5 Stories That Touch The Heart

August 22, 2012

Children’s stories are usually full of some combination of mystery, adventure, magic and lately, vampires. And rightly so, because there are no better ingredients than these to ignite interest in young minds. Here are five books that are missing the vampire element but that have mystery and adventure and magic in spades.


If someone wants a sheep, then that means that he exists.

If someone wants a sheep, then that means that he exists.

The Little Prince

First published in 1943, Antoine de Saint-Exupery’s children’s classic is a fable too precious to be missed.

The Little Prince tells the tale of a friendship that develops between the narrator, a pilot whose plane crash lands in the Sahara Desert, and the little prince who walks up to him while he is feverishly trying to repair his aircraft and asks in all innocence: “If you please – draw me a sheep.”

Children will recognise their own inner landscapes in this book. They will identify with the little prince’s utter incomprehension of useless and repetitive adult pre-occupations.

They will be familiar with the love that leads one to tend to another’s vanities, they will sympathise with the loneliness of the prince, who is alone in his world and be enlightened by what it means to be special to someone.

St-Exupery’s wife once described her French aviator husband to be “like a child or an angel who has fallen down from the sky”. In this book he embodies both the narrator, who hasn’t forgotten what it means to be a child, and the little prince, who is one in the purest form.

I have sent you nothing but angels.

I have sent you nothing but angels.

The Little Soul and the Sun

Has your child ever wondered why he is here and what his life purpose is? If his questions sometimes border on the metaphysical, then Neale Donald Walsch’s The Little Soul and the Sun might help to provide some answers.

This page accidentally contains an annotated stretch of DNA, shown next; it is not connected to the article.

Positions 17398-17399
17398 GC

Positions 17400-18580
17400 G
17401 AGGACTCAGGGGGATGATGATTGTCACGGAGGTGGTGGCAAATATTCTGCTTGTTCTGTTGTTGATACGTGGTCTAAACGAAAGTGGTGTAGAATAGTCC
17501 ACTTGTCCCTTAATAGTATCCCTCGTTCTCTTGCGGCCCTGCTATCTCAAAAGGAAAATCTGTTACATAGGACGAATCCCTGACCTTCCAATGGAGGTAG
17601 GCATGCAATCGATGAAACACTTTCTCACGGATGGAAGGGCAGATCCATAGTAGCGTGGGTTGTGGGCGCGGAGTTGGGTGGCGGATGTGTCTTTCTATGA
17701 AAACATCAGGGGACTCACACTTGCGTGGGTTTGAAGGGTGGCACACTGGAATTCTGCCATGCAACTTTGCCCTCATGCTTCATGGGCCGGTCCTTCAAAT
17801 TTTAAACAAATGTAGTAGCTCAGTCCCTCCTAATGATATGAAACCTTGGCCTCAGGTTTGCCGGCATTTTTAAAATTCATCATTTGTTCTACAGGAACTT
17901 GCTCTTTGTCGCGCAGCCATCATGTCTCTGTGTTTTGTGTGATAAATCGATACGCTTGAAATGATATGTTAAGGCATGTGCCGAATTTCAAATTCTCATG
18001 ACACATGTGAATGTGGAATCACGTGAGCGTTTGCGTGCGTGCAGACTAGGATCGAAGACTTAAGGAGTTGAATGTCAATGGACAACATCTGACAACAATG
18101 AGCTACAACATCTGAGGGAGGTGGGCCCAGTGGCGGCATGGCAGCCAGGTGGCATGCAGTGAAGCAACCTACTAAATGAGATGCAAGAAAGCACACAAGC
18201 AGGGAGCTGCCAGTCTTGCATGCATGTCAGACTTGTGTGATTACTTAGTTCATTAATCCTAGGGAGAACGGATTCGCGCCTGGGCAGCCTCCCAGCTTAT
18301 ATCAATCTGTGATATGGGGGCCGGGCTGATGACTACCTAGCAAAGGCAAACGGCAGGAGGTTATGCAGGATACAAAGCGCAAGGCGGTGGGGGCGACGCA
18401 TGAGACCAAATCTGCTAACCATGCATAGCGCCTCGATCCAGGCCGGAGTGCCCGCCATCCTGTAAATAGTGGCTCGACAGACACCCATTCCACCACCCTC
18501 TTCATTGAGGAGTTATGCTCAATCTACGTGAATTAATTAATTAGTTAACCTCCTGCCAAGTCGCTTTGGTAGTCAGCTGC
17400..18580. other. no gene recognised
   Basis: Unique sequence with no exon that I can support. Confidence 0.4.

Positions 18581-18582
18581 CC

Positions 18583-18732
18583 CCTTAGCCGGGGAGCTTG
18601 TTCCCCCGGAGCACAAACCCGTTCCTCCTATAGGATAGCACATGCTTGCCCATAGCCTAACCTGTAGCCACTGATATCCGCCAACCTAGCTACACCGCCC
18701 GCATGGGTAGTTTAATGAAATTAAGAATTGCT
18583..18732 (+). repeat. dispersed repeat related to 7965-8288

Walsch has distilled part of the teachings from his popular Conversations With God series into a children’s parable that tells the story of an agreement made between two souls so that one of them can experience what it feels like to be forgiving.

Since all souls, having come from God, are intrinsically good, one soul volunteers to act the bad guy so that the other will have an opportunity to learn what it means to forgive. The only thing he asks of his friend is never to forget who he really is, especially at the moment that he delivers him the most grievous hurt.

As with any good metaphysical book, The Little Soul and The Sun gives you new insights every time you read it.

Five minutes of planning are worth fifteen minutes of just looking.

Five minutes of planning are worth fifteen minutes of just looking.

From the Mixed-up Files of Mrs. Basil E. Frankweiler

E.L. Konigsburg’s award-winning From the Mixed-Up Files of Mrs. Basil E. Frankweiler is a splendidly original story of two spunky kids, Claudia Kincaid and her little brother Jamie, who run away to the New York Metropolitan Museum of Art.

Claudia, the eldest of four children, feels under appreciated at home and chooses Jamie to run away with because he, of all her brothers, has saved the most money – a fact that might come in useful on their adventure.